Nadia Persaud, seen here with two of her pets, is questioning a policy of shooting stray dogs in Saskatchewan's north. ((Facebook))

A police investigation into the shooting of three family pets by a dogcatcher in northern Saskatchewan is about to be turned over to prosecutors to determine if any charges are merited.

According to the RCMP, the file will be given to the Crown "within the next week or so."

The three dogs — Robine, Hood and Aiden — were shot last fall in Buffalo Narrows. Their owner, Nadia Persaud, questioned why her dogs weren't caught and held for 72 hours as outlined in Saskatchewan's stray animal law.

 Persaud said she thinks the problem is that municipalities and officials aren't complying with the law.

"I really feel that if these laws were followed, if these acts were actually understood and followed, I'd still have my dogs right now," Persaud said.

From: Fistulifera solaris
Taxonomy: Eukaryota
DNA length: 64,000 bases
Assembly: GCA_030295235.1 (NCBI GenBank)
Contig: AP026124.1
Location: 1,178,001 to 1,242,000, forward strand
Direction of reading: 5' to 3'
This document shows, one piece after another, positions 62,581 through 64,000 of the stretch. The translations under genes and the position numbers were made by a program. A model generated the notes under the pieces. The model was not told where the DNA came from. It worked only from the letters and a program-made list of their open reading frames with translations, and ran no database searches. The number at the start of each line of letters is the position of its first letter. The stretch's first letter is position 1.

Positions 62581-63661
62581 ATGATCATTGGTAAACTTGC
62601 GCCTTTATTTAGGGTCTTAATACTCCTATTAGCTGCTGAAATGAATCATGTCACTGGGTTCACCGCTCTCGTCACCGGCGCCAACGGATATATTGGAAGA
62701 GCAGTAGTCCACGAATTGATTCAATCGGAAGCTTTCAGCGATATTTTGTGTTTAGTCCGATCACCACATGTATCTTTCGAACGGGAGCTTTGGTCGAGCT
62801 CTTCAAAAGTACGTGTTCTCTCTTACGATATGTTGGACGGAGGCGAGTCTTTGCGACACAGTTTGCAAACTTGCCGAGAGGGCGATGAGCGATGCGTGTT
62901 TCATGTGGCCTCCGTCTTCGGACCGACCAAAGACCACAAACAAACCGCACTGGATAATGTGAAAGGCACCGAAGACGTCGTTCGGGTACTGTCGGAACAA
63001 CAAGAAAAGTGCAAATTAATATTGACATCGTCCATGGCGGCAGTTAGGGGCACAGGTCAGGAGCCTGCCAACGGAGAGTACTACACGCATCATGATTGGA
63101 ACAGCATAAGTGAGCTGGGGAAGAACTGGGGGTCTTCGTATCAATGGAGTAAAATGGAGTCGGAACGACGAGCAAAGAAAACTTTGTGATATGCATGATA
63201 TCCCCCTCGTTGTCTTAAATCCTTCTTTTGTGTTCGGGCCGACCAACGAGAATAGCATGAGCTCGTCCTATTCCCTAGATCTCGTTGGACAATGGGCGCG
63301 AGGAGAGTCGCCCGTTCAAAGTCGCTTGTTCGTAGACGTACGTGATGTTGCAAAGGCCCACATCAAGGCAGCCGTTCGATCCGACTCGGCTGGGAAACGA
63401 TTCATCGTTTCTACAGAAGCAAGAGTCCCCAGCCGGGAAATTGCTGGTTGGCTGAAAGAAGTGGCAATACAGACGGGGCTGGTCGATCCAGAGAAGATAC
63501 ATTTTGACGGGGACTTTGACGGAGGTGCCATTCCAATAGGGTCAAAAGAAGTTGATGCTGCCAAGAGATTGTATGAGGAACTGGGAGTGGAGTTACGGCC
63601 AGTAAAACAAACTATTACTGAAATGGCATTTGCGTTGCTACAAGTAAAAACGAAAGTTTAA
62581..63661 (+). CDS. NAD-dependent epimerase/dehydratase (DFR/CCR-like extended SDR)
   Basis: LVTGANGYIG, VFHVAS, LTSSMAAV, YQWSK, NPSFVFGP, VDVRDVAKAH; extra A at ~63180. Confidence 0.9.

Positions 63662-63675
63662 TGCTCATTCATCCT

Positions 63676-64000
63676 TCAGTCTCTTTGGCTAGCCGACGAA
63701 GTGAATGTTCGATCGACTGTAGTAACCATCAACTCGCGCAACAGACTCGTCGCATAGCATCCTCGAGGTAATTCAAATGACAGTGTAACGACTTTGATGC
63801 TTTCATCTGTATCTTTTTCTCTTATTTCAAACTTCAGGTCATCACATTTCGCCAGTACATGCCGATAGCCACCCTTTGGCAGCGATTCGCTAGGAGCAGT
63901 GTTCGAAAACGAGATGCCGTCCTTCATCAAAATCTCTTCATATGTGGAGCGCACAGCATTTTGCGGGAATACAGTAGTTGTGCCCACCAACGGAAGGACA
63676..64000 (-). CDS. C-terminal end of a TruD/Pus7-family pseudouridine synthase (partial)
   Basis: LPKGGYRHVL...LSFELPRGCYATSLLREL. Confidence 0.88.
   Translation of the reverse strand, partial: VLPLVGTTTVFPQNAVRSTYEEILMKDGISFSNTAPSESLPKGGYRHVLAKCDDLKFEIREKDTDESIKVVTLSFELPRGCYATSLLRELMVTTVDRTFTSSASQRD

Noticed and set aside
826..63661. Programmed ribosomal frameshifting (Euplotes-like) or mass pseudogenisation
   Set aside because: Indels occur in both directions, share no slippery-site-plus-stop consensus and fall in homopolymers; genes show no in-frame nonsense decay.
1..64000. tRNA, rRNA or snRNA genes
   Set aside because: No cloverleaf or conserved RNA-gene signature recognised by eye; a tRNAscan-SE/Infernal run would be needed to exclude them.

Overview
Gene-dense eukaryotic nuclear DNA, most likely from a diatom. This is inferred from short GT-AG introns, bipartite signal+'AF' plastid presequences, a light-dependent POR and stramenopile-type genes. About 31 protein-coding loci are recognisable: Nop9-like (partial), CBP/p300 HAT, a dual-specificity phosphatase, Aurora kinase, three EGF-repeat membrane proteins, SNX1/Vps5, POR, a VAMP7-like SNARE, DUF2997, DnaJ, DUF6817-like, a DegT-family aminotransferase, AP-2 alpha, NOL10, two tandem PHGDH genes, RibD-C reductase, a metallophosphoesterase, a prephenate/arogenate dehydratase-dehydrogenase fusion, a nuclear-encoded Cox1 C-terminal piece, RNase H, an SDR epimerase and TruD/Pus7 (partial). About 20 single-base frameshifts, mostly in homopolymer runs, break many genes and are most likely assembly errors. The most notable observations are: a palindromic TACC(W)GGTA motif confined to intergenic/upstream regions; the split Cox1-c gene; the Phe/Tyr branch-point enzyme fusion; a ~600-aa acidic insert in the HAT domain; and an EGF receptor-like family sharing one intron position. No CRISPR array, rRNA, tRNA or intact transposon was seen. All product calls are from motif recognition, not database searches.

She added that she was pleased the matter was being followed up by police.

"I'm very happy that it's gone to a point where it hasn't been forgotten," she told CBC News Wednesday. "When I spoke to the lead investigator, I made it clear to him I would be speaking to him on a weekly basis ... so he knew from the beginning I was going to be diligent on my part."

The RCMP emphasized that no charges have been laid to date in this investigation.

According to Persaud, her dogs were wearing collars and tags when they escaped from a fenced area while she was visiting friends.

Persaud and her partner spent a day looking for the animals before going to the RCMP detachment where they were told that the dogcatcher may have shot them.

She found their bodies under garbage at the landfill.

Stray dogs are often a problem in northern communities and there have been reports of attacks on children. Some communities have passed bylaws that allow them to shoot dangerous dogs.

The mayor of Buffalo Narrows told CBC News, after the dogs were shot, that the village of about 1,100 people doesn't have the money or resources to catch dogs and hold them.

Buffalo Narrows is about 500 kilometres north of Saskatoon.

(With files from The Canadian Press and CBC's David Shield)